The Influence of WWI on Art and Artists

Teresa Strohl, Art, Elon Park Elementary

Curriculum Unit (PDF)


This Curriculum Unit will help my Third Grade students discover the many ways that artists responded to World War I and the influence of the war had on an individual’s art work. The unit will look at art by soldiers and civilians, art commissioned by the military, and individuals expressing their emotions within their art. I will introduce my students to the artists of WWI, artists who served in the war as soldiers and those men whose military role was as a “war artist”. This unit will also look at how the 1918 – 1920 Influenza Pandemic affected the home front and soldiers who served. Art can help soothe one’s feelings whether it is anger, grief, fear, or uncertainty. 

John Singer Sargent is an example of a “war artist” who was placed in the war to document it by painting battles and the soldiers’ emotional fatigue. Other artists served in the war or were drafted into it such as Horace Pippin, Charles E. Burchfield, and Claggett Wilson. Georgia O’Keeffe is the only woman that I highlighted in this unit. She did not serve in the war, but her brother Alexis did. O’Keeffe became ill with the virus during the pandemic that broke out at the end of the war. O’Keeffe painted a picture called “The Flag” that expressed her strong emotions about the effects of war on soldiers and about the pandemic that took the lives of so many people.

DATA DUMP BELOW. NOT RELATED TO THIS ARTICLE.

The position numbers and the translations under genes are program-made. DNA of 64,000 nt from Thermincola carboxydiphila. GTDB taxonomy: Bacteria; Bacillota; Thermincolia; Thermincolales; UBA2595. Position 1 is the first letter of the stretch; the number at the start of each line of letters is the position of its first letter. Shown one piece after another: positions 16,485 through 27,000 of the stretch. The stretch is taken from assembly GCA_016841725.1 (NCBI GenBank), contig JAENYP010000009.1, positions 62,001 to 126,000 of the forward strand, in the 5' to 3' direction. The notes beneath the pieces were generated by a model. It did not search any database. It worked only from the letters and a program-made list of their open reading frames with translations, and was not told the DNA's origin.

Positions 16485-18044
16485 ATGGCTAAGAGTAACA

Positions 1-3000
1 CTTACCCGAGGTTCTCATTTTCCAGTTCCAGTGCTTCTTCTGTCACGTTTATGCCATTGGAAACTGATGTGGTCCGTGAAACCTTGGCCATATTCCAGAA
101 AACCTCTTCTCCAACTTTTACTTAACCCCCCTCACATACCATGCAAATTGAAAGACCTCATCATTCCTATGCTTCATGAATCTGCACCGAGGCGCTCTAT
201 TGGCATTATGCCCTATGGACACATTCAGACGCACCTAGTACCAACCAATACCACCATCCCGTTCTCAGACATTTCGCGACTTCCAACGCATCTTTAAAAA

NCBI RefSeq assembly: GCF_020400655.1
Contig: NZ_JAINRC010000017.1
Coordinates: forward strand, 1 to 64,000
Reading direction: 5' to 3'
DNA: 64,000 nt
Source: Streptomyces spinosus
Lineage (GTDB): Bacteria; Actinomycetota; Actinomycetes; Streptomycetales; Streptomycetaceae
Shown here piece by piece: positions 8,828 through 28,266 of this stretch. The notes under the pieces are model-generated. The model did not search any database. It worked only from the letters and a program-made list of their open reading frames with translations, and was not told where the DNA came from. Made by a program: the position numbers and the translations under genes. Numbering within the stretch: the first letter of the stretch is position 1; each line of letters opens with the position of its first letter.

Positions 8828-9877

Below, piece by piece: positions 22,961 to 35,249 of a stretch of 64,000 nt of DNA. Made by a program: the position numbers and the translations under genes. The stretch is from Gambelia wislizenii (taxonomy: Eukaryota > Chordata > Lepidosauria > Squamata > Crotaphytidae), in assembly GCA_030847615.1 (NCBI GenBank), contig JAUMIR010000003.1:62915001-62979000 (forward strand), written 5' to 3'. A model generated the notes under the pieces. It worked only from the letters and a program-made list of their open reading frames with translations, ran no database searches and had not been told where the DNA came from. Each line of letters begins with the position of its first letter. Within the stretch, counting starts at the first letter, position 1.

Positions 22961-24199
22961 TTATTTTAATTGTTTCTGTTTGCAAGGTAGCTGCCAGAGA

This unit also includes how families were soothed by the arts during a stressful time in our history, the 1918 – 1920 Influenza Pandemic. I compare how families then coped with Influenza and our present pandemic COVID-19 by using the arts to pass the time during quarantine. Soldiers also used the arts to pass the time in the trenches between fighting by finding pieces of metal and turning them into pieces of art. The arts keep your mind busy and your hands doing something, like with cross-stitch, knitting, painting, sculpting with found objects, or writing. I want my third graders to understand that the arts communicate a message, record an event, express opinions/feelings and become an outlet to comfort people in a time of uncertainty.